The institution of Special Correspondent is still in its early stages in India, and so it has some of the faults that are inseparable from any new branch of a profession. One fault arises from multiple representations.
Some of the senior correspondents in Delhi function as a one-man news syndicate rather than on the salutary principle of one man one newspaper, with the advantage of complete concentration on development of a really “special” coverage for that newspaper.
Multiple representations may have served its purpose in conditions in which the general body of newspapers with their limited financial resources could not maintain a correspondent each to serve each of them exclusively. Conditions are now comparatively better, and the trend must therefore be away from concentration and syndication and towards individual representation.
A parallel development must be the division and specialisation of correspondents in Delhi and elsewhere in the political, diplomatic and parliamentary spheres. Here again the present practice is for one correspondent to function under these various nomenclatures.
The system of special correspondents is regulated in its dealings with the administration by rules of accreditation.
A similar system is coming into existence at the State capitals. The working of the rules of accreditation has disclosed defects to which the Federation has drawn attention.
One principal defect is that Indian language papers are placed at a disadvantage and their representatives have in practice to wait longer for accreditation than those of English newspapers.
The complaint has been made that in many instances non-nationals visiting India as representatives of non-Indian newspapers and news agencies obtain ready recognition and accreditation while the cases of Indian journalists are kept pending for weeks or months.
The most serious defect arises from the character and composition of the Central Press Advisory Committee, the only professional body whose advice is sought before accreditation is given.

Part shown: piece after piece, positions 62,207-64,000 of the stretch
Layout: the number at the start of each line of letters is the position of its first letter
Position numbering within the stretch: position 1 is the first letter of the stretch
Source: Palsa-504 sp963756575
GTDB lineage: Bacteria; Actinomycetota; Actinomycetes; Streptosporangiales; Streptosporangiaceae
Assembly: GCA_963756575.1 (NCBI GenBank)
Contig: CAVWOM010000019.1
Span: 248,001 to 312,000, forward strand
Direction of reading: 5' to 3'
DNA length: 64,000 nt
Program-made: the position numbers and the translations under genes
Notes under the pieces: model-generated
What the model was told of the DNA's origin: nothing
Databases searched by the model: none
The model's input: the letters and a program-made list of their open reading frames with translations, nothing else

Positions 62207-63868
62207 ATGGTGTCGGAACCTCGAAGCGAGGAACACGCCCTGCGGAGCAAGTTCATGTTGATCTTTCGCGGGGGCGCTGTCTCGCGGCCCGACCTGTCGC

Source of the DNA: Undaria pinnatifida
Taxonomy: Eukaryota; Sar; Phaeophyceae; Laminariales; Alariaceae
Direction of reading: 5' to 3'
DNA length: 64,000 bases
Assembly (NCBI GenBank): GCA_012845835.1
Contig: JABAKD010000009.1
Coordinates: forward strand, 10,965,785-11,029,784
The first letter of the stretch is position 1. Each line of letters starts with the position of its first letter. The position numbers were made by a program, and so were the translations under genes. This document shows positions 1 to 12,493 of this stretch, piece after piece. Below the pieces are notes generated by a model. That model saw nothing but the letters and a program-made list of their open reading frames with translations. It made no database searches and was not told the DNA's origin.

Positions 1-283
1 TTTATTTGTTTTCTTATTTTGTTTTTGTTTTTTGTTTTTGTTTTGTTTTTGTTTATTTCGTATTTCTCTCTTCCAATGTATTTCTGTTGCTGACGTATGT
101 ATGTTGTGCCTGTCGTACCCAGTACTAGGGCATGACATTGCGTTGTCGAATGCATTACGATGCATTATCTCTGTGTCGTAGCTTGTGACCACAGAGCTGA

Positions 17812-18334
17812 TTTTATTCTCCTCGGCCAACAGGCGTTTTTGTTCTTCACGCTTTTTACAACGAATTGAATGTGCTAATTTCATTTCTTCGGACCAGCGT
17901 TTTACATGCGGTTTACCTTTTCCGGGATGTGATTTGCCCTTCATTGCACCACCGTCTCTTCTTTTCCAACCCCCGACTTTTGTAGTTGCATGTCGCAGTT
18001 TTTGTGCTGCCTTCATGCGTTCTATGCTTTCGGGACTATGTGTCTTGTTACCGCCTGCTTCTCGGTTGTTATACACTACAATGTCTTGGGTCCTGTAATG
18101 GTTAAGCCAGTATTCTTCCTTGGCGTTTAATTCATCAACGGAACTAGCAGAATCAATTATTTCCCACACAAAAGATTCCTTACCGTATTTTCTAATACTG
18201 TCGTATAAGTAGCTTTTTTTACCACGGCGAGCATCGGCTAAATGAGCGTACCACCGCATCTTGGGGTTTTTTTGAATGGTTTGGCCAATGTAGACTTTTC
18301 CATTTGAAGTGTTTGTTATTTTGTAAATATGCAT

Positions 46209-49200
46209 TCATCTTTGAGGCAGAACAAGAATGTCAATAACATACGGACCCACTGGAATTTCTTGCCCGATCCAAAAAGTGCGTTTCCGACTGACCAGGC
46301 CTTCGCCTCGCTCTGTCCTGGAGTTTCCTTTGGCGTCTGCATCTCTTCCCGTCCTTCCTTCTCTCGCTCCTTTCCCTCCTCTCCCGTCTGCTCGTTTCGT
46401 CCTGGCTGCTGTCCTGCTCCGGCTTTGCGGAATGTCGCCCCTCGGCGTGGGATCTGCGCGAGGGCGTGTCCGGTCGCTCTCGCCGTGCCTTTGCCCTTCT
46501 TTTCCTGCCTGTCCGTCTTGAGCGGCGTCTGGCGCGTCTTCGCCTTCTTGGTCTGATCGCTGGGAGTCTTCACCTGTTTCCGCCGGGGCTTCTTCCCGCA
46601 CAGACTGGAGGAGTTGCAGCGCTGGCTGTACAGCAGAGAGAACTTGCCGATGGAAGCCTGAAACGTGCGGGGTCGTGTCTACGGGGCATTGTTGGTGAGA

This Committee, as stated earlier, is nominated by the All India Newspaper Editors Conference, on which a large number of newspapers in India are not represented.
The rules of accreditation work in a way that encourages the process of multiple representation to which we have referred above.
After waiting in vain for accreditation, some newspapers have been compelled in the past to give up the idea of having their own staff men and to enter into “string” arrangements with existing correspondents.
In the States the system of accreditation is still in the process of evolution and working journalists feel that there is still time for the States to avoid some of the defects noticed at the Centre.
There are certain other undesirable developments in this connection to which reference may be made in the courses of oral evidence.
These and other classes of conduct emphasise the need for a professional code. The Federation has adopted such a code. Its acceptance is no easier than the voluntary acceptance of any other form of self-restraint.
Correspondents reporting the proceedings of legislatures and local bodies have a few problems peculiar to themselves. Complaints have been received of municipal and district board authorities treating correspondents with discourtesy.
In the House of the People a large number of correspondents at present face a sudden deterioration of status, arising mainly from classification and gradation of elementary facilities, to which all journalists working in the Press Gallery should normally, be entitled.
An attempt is in progress for Press Gallery correspondents to form a separate association of their own through which to represent their case to the Speaker on this and other matters.